Energy with benefits | Part II
Alongside all of the health benefits the popular drink provides numerous beatifying treats. “Caffeine has three great properties,” says Dr. Leslie Baumann, professor of dermatology at the University of Miami in an interview for Elle Canada “It’s an antioxidant, it shrinks blood vessels and it dehydrates fat cells.”
Roasted coffee is full of antioxidants, magnesium and chromium, which transforms the hot cup of energy in an actual part of an anti-aging routine. The cause for fine lines, wrinkles, and sagging is free radicals which destroy the elastic skin tissue. Antioxidants not only protect the skin, but also repair the damaged cells, reversing the clock.
Cited by Fox News Dr. Vicki Rapaport, a Beverly Hills-based dermatologist agrees that coffee contributes to healthy, young looking skin. “Coffee is hailed for the antioxidants that are in it. These antioxidants and the caffeine molecule help repair cell damage and are anti-inflammatory, the buzzword of the moment. Drinking it provides anti-inflammatory activity for your cells internally and applying it to the skin provides protection. It can help reduce the look of fine lines, age spots and saggy skin.”
This leads to another beauty benefit coffee provides. It reduces redness and inflammation, leaving the skin even-toned and radiant. A study conducted in 1981 at the Seoul National University found that caffeine reduces inflammation almost as good as aspirin. This is one of the properties that help reduce puffiness and under-eye circles. Applying caffeine to the bags, caused by allergies, genetics or lack of sleep decreases the blood circulation and minimizes them. Still on the same note a Journal of Drugs in Dermatology study demonstrated that application of caffeine on the under-eyes twice a day reduces the “pouches” by up to 28 percent in six weeks.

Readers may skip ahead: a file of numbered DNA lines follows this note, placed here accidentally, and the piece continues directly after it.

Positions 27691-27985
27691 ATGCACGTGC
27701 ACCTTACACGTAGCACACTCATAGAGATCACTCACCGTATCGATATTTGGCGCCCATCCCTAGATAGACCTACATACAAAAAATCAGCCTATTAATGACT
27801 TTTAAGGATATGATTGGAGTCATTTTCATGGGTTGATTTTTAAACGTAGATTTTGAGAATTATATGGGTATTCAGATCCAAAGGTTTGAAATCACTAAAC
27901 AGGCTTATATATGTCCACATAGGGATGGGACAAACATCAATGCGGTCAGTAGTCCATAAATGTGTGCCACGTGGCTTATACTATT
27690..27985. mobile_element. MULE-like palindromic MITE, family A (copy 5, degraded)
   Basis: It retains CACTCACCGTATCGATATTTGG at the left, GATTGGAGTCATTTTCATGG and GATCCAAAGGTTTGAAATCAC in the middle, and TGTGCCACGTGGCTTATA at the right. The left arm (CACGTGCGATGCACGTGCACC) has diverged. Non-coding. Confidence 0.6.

Probably the least famous beauty and health property of coffee is the fact that it protects the skin from sun damage and cures the consequences of it. Paul Nghiem, M.D., an associate professor of dermatology at the University of Washington in Seattle coauthored a 2007 study by the British Journal of Dermatology, which proved that caffeine application could aid the elimination of UV-affected skin cells in mice. A sample containing 1 percent caffeine, which equals the amount typically found in cosmetics, suppressed the function of a protein called ATR which enables pre-cancer cells to survive and eventually replicate. “We are just beginning to discover caffeine’s effectiveness in reversing sun damage,” he says in an interview for Elle Magazine, “but it’s a fact that consequently, the body was able to rid itself of double the amount of DNA-damaged cells.”
Another widely known and talked about advantage of caffeine is its contribution to reducing the appearance of cellulite. Dr. Lydia Evans, a consulting dermatologist for L’Oreal Paris says that “caffeine is a member of a group of compounds known as methylxathines. These compounds stimulate enzymes that break down fat cells. They also promote the movement of fluid out of the cells, which decreases their size and produces a tightening effect.” Although some dermatologists argue that the effects of caffeine are only temporary and disappear when application is discontinued, a 2007 study of the Federal University of Rio de Jeneiro found that the application of caffeine induced ointments to cellulite not only reduced its appearance but also led to reduction of the hips’ diameter in 70 percent of the participants.
As it turns out the daily dose of coffee is not harmful at all. On the contrary, the black gold brings numerous positive effects along with the cherished energy boost. A cup a day keeps the doctor away.
Have you included coffee in your beauty routine?